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Alternative Photography Processes You Can Try

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The non-traditional method of capturing and printing photos called Alternative Process Photography is a broad field. Familiarize yourself with the different techniques of this genre with these tips below.

1.    Infrared Photography

The infrared process can capture hues that our eyes fail to recognize. They’re like invisible colors that you can only see with the use of a particular lens or special film. 

You can do this process with the aid of an infrared lens when using digital cameras while a colored infrared film will do the trick when using analog cameras. This type is the cheapest and easiest way to try out alternative photography.

2.    Wet Plate Photography

It was in 1848 when they invented the wet-collodion process in photography. This technique is still widely used today.

The method involves covering a piece of glass with collodion and other chemicals. Place the glass in the camera while it is still wet then take a photo of your desired subject.  Develop and print the picture in the darkroom. The technique will give you a clear and ethereal-looking image.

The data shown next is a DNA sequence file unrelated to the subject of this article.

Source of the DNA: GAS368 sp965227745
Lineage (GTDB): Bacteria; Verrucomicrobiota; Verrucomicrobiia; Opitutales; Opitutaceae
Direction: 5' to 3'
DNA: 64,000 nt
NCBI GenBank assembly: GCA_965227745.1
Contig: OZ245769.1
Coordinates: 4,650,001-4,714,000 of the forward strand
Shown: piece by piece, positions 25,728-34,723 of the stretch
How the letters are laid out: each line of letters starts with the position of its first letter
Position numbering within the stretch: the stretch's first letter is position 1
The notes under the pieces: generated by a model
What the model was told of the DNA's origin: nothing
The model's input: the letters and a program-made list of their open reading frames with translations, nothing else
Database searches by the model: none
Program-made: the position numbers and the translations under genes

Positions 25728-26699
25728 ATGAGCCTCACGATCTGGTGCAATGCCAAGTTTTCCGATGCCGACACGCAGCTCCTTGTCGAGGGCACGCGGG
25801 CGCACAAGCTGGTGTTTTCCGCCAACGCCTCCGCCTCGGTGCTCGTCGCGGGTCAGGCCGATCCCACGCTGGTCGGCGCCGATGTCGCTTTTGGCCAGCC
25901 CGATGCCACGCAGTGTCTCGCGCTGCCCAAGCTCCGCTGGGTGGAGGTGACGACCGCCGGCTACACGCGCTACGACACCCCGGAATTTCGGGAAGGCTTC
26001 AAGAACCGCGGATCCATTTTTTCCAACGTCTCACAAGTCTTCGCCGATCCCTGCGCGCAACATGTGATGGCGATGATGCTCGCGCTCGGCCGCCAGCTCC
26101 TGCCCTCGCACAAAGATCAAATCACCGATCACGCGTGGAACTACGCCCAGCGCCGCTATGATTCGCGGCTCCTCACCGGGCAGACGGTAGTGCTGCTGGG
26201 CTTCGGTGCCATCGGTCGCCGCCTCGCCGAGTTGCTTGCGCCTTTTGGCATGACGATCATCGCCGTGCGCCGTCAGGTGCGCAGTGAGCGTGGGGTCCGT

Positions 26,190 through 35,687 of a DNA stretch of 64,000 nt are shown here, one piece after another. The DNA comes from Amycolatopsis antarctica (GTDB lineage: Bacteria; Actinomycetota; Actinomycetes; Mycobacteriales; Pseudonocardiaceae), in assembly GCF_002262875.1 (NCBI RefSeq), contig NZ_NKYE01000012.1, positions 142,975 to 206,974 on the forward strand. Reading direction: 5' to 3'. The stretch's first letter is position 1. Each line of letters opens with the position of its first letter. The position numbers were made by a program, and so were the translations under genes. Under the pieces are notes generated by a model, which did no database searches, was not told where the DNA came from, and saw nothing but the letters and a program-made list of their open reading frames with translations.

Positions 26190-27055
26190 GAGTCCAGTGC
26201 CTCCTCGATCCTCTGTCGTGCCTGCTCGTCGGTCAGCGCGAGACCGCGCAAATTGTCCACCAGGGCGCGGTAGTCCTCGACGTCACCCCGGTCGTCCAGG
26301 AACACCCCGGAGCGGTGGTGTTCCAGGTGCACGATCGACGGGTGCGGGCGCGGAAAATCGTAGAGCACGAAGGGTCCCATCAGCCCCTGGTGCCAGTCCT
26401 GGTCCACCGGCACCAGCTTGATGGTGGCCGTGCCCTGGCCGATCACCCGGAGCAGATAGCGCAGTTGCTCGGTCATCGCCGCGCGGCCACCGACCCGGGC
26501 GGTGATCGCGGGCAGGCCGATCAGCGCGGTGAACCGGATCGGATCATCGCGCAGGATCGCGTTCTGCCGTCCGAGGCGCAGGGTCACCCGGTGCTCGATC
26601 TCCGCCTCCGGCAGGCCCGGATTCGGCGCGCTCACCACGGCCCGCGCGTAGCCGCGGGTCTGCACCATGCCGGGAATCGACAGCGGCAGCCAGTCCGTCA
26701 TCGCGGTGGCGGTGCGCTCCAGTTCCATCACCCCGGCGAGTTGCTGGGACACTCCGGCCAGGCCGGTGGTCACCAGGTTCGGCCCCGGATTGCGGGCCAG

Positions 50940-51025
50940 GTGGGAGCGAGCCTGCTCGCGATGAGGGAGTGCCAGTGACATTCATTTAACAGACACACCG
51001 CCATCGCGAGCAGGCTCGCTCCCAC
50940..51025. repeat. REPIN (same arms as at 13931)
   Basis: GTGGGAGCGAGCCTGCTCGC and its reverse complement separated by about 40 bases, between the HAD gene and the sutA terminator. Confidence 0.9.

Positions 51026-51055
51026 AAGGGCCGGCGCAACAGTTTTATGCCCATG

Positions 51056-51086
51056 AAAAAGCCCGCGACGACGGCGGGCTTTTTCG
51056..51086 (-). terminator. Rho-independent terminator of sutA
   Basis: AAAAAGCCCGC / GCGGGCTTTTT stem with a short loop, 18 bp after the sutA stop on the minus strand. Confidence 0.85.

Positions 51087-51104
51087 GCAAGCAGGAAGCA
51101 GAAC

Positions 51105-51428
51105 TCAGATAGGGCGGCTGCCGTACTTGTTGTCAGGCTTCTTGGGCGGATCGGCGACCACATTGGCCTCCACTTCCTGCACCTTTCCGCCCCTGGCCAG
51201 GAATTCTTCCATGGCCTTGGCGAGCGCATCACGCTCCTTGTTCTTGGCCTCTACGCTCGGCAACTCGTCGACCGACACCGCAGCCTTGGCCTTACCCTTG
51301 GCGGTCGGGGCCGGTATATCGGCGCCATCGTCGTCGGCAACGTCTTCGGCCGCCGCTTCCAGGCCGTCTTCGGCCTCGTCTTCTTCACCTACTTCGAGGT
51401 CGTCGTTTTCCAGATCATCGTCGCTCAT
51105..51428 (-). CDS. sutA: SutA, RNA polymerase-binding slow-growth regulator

3.    Gumoil Printing

Only a few photographers make use of this process as it is a very complicated one.

First, turn a positive image into a negative one by placing it on a gum bichromate. Next, apply oil paint on the print. After some time, remove the paint with the use of chemicals and cold water. Some parts of the photo will stand out because of the hardened gum while your overall photo will appear high-contrast.

4.    Van Dyke Brown Photography

This analog process of printing does not require a darkroom and only needs a few ingredients.  The term comes from the color you will get after the printing process: Van Dyke brown.

Cover a canvas with ammonium ferric citrate, tartaric acid, and silver nitrate and lay it bare under ultraviolet light. 

To preserve the print, use a hypo solution to clean and overlay it. 

5.    Cyanotype

In the past, engineers used the cyanotype process to easily and quickly replicate drawings. At present, they are used to produce haunting blue-tinted photos.

You can do cyanotype in several ways. One doesn’t need a camera, while another involves digital negatives.

First, varnish a piece of paper with potassium ferricyanide and ammonium ferric citrate. The chemical combination will give you a faded yellow hue as a result. Cover the paper using a printed digital negative or any object. Most photographers use plants. Expose the prints to UV light. You can use UV machines, car lights, or even the sunlight for this part. As soon as the print turns blue or green, wash it. The covered parts will come out white while the rest of the print will be tinted blue.

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Alternative Photography Processes You Can Try

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